TEXAS — The Austin-Travis County region on Tuesday returned to Stage 3 of public health risk-based COVID-19 guidelines. It was the latest sign that the situation in Texas has improved a great deal in recent weeks.

What You Need To Know

  • Texas is approaching 70,000 COVID-19 deaths. Johns Hopkins University has the current death toll in Texas at 67,044

  • California surpassed 70,000 deaths attributed to the virus on Monday 

  • Overall, new cases, hospitalizations and deaths are down significantly in Texas 

  • Texas Gov. Greg Abbott on Monday announced a new executive order prohibiting any entity, including private businesses, from enacting a vaccine mandate 

Still, according to data reported by Johns Hopkins University, the state is approaching 70,000 deaths attributed to the virus.

Researchers there as of Tuesday put the death toll in Texas at 67,044. They put the current testing positivity rate at 12.11%.

The Texas Department of State Health Services on Monday reported 2,143 new cases of the virus, 443 new probable cases and just two new deaths.

The state additionally reports 6,211 Texans are currently hospitalized with the virus, which is roughly half of what it was reporting a month ago. There are currently 148 pediatric patients hospitalized with COVID-19 in Texas.

The country’s most populous state, California, surpassed 70,000 COVID-19 deaths on Monday. California also has the lowest rate of new cases among all states.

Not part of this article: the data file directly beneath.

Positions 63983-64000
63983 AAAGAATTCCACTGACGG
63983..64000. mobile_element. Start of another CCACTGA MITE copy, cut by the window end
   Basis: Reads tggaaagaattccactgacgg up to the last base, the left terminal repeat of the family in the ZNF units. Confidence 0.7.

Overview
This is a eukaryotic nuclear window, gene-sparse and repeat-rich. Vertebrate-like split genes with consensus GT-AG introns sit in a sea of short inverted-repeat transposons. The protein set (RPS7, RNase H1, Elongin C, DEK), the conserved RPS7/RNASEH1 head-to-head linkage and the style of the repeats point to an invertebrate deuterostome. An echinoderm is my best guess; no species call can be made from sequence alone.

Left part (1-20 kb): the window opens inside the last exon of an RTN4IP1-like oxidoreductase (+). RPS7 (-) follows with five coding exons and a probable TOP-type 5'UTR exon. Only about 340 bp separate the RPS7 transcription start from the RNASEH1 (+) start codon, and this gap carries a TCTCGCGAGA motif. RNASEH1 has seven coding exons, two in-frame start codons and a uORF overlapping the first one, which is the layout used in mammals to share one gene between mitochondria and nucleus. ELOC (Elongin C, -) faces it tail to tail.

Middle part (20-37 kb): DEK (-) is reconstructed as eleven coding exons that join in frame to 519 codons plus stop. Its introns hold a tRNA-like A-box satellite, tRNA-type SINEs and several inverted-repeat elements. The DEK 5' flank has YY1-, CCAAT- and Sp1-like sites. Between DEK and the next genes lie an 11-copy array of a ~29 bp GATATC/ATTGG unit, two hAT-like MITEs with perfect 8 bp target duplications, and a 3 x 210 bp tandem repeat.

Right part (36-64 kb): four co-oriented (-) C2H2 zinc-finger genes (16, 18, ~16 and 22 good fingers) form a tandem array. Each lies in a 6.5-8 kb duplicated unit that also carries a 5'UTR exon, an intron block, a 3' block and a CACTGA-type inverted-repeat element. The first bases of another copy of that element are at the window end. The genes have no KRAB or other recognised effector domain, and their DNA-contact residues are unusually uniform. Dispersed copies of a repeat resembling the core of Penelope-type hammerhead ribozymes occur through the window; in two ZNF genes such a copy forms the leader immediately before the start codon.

Data collected by Johns Hopkins University showed the state with 70,132 deaths by midday Monday. It’s the most in the nation, surpassing Texas by about 3,000 and Florida by 13,000, although California’s per capita fatality rate of 177 per 100,000 people is well below the overall U.S. rate of 214.

Texas is approaching the 70,000 mark as Gov. Greg Abbott again clamps down on COVID-19 protections. On Monday, he issued an executive order to prohibit any entity, including private business, from enforcing a COVID-19 vaccine mandate on workers and called on state lawmakers to pass a similar ban into law.

The move comes as the Biden administration is set to issue rules requiring employers with more than 100 workers to be vaccinated or test weekly for the coronavirus. Several major companies, including Texas-based American Airlines and Southwest Airlines, have said they would abide by the federal mandate.

“No entity in Texas can compel receipt of a COVID-19 vaccine by any individual, including an employee or a consumer, who objects to such vaccination for any reason of personal conscience, based on a religious belief, or for medical reasons, including prior recovery from COVID-19,” Abbott wrote in his order.

The Associated Press contributed to this report.